Hwang JY, Yan J, Zukin, R.S. Autophagy and synaptic plasticity: epigenetic mechanisms, Curr Opin Neurobiol in press, 2019. 

Cho CH, Byun HR, Jover-Mengual T, Pontarelli F, Dejesus C, Cho AR, Zukin RS, Hwang JY Gadd45b Acts as Neuroprotective Effector in Global Ischemia-Induced Neuronal Death. Int Neurourol J 23:S11-21, 2019.  PMID: 30832463.

Yan J, Porch WM, Court-Vazquez B, Bennett MV, Zukin RS Activation of autophagy rescues synaptic and cognitive deficits in Fragile X mice Proc. Natl. Acad. Sci. USA 115:E9707-E9716, 2018. PMID:30242133.

Hwang JY, Zukin RS REST, a master transcriptional regulator in neurodegenerative disease. Curr Opin Neurobiol 48:193-200, 2018. PMID:29351877.

Pyronneau A, Qionger H, Hwang J-Y, Contractor A, Zukin RS Enhanced Rac1/cofilin signaling is critical to dendritic spine defects, synaptic dysfunction and impaired sensory perception in Fragile X Syndrome. Sci Signal 10: pii: eaan0852, 2017. PMID:29114038.  

Hwang J-Y, Aromolaran KA, Zukin RS The emerging field of epigenetics in neurodegeneration and neuroprotection. Nat Rev Neurosci 18:347-361, 2017. PMID: 28515491

Hwang J-Y, Gertner MJ, Pontarelli F, Bennett MVL, Ofengeim D, Zukin RS Global ischemia induces lysosomal-mediated degradation of mTOR and activation of autophagy in hippocampal neurons destined to die. Cell Death Differ 24:317-329, 2017. PMID: 27935582

Sawicka K, Pyronneau A, Chao M, Bennett MV, Zukin RS Elevated ERK/p90 ribosomal S6 kinase activity underlies audiogenic seizure susceptibility in fragile X mice. Proc Natl Acad Sci USA 113:E6290-E6297, 2016. PMID: 27663742

Choi CH et al., Multiple drug treatments that increase cAMP signaling restore long-term memory and aberrant signaling in Fragile X syndrome models. Front Behav Neurosci 10:136-142, 2016. PMID:27445731  

Huber KM, Klann E, Costa-Mattioli M, Zukin RS. Dysregulation of Mammalian Target of Rapamycin Signaling in Mouse Models of Autism. J Neurosci. 35:13836-42, 2015. PMID: 26468183

Tamminga CA, Zukin RS. Schizophrenia: Evidence implicating hippocampal GluN2B protein and REST epigenetics in psychosis pathophysiology. Neuroscience. 309:233-42, 2015. PMID: 26211447

Choi CH et al., PDE-4 inhibiton rescues aberrant synaptic plasticity in Drosophila and mouse models of fragile X syndrome. J Neurosci 35:396-408, 2015. PMID: 25568131

Hwang JY, Kaneko N, Noh KM, Pontarelli F, Zukin RS. The Gene Silencing Transcription Factor REST represses miR-132 expression in Hippocampal Neurons Destined to Die. J Mol Biol 426:3454-66, 2014. PMID: 25108103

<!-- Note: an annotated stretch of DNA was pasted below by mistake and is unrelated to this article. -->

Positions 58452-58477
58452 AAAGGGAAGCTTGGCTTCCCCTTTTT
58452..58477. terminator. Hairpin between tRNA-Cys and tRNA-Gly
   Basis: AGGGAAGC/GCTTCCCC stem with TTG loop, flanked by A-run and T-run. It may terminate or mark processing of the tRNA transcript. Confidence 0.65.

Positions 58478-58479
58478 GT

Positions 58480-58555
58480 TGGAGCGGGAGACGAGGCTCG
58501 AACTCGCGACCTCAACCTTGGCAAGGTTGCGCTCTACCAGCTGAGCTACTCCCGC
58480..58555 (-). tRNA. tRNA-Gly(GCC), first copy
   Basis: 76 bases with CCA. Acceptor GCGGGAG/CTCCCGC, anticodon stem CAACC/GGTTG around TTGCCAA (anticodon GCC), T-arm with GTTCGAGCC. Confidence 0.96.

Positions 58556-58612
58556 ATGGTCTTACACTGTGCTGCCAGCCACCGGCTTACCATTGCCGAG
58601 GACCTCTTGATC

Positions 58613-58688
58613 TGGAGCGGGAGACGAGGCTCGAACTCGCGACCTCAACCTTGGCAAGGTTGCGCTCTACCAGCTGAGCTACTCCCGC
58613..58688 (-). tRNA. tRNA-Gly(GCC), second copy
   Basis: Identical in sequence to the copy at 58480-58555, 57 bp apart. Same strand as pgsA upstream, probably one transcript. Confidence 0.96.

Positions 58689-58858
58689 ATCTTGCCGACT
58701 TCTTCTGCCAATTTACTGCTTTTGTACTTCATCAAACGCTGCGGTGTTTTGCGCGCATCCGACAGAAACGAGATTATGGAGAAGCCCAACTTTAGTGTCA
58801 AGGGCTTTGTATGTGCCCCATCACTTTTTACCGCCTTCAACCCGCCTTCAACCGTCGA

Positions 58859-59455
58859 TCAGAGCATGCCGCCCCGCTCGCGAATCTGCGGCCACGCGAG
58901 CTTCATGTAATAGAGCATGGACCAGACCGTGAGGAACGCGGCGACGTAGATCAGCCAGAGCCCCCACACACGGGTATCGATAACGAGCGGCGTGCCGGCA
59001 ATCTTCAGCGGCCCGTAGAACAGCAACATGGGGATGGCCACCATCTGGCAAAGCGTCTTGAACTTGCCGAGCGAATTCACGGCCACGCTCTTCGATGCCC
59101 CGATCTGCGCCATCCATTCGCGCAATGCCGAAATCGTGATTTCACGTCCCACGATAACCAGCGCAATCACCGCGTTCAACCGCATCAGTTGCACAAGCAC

Kaneko N, Hwang J-Y, Gertner M, Pontarelli F, Zukin RS. Casein kinase 1 suppresses activation of REST in insulted hippocampal neurons and halts ischemia-induced neuronal death. J Neurosci, 34:6030-9, 2014. PMID: 24760862

Murphy J*, Stein IS*, Lau GC, Peixoto R, Kaneko N, Aromolaran K, Saulnier J, Sabatini BL, Hell JW, Zukin RS. Phosphorylation of Ser1166 on GluN2B by PKA is critical to synaptic NMDA receptor function and Ca2+ signaling in spines. J Neurosci, 34:869-879, 2014. PMID: 24431445

Sehara Y, Sawicka K, Hwang JY, Latuszek-Barrantes A, Etgen AM, Zukin RS. Survivin is a transcriptional target of STAT3 critical to estradiol neuroprotection in global ischemia. J Neurosci 33:12364-74, 2013. PMID: 23884942

Takeuchi K, Gertner MJ, Zhou J, Parada LF, Bennett MVL, Zukin RS. Dysregulation of synaptic plasticity precedes morphological defects in a Pten conditional knockout mouse model of autism. Proc Natl Acad Sci USA 110:4738-43, 2013. PMID: 23487788

Rodenas-Ruano A, Chávez AE, Cossio MJ, Castillo PE, Zukin RS.  REST-dependent epigenetic remodeling drives the developmental switch in synaptic NMDA receptors in vivo. Nat Neurosci 15:1382-90, 2012. PMID: 22960932

Udagawa T, Swanger SA, Takeuchi K, Kim JH, Nalavadi V, Shin J, Lorenz LJ, Zukin RS, Bassell GJ, Richter JD. Bidirectional control of mRNA translation and synaptic plasticity by the cytoplasmic polyadenylation complex. Mol Cell 47:253-66, 2012. PMID: 22727665

Noh KM*, Hwang JY*, Follenzi A, Athanasiadou R, Miyawaki T, Greally JM, Bennett MVL, Zukin RS. Repressor element-1 silencing transcription factor (REST)-dependent epigenetic remodeling is critical to ischemia-induced neuronal death. Proc Natl Acad Sci USA 109:E962-71, 2012. PMID: 22371606

Ofengeim D, Chen YB, Miyawaki T, Li H, Sacchetti S, Flannery RJ, Alavian KN, Pontarelli F, Roelofs BA, Hickman JA, Hardwick JM, Zukin RS, Jonas EA. N-terminally cleaved Bcl-x(L) mediates ischemia-induced neuronal death. Nat Neurosci 15:574-80, 2012. PMID: 22366758

Paek H, Hwang J-Y, Zukin RS, Hébert JM. β-catenin-dependent FGF signaling maintains cell survival in the anterior embryonic head by countering Smad4. Dev Cell 20:689-99, 2011. PMID: 21571225

Liu Y, Formisano L, Savtchouk I, Takayasu Y, Szabò G, Zukin RS, Liu SQJ. A single fear-inducing stimulus induces a transcription-dependent switch in synaptic AMPA receptor phenotype. Nat Neurosci 13:223-31, 2010. PMID: 20037575

Sharma A, Hoeffer C, Takayasu Y, Miyawaki T, McBride SM, Klann E, Zukin RS. Dysregulation of mTOR signaling in the Fragile X mouse. J Neurosci 30:694-702, 2010. PMID: 20071534

Lau CG, Takayasu Y, Rodenas-Ruano A, Paternain AV, Lerma J, Bennett MVL, Zukin RS. SNAP-25 is a target of PKC phosphorylation critical to NMDA receptor trafficking. J Neurosci 30:242-54, 2010. PMID: 20053906

Huang YH, Lin Y, Mu P, Lee BR, Brown TE, Wayman G, Marie H, Liu W, Yan Z, Sorg BA, Schluter OM, Zukin RS, Dong Y. In vivo cocaine experience generates nascent synapses. Neuron 63:40-7, 2009. PMID: 19607791

Miyawaki T*, Ofengeim D*, Noh K-M, Latuszek-Barrantes A, Hemmings BA, Follenzi A, Zukin RS. The endogenous inhibitor of Akt, CTMP, is critical to ischemia-induced neuronal death. Nat Neurosci 12:618-26, 2009. PMID: 19349976

Lau CG, Zukin RS. NMDA receptor trafficking in synaptic plasticity and neuropsychiatric disorders. Nat Rev Neurosci 8:413-26, 2007. PMID: 17514195

Skeberdis VA, Chevaleyre V, Lau CG, Goldberg JH, Pettit DL, Suadicani SO, Lin Y, Bennett MV, Yuste R, Castillo PE, Zukin RS. PKA regulates calcium permeability of NMDA receptors. Nat Neurosci 9:501-10, 2006. PMID: 16531999

Lan J-Y, Skeberdis VA, Jover T, Grooms SY, Lin Y, Araneda RC, Zheng X, Bennett MVL, Zukin RS. Protein kinase C modulates NMDA receptor trafficking and gating. Nat Neurosci 4: 382-390, 2001. PMID: 11276228

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Research Information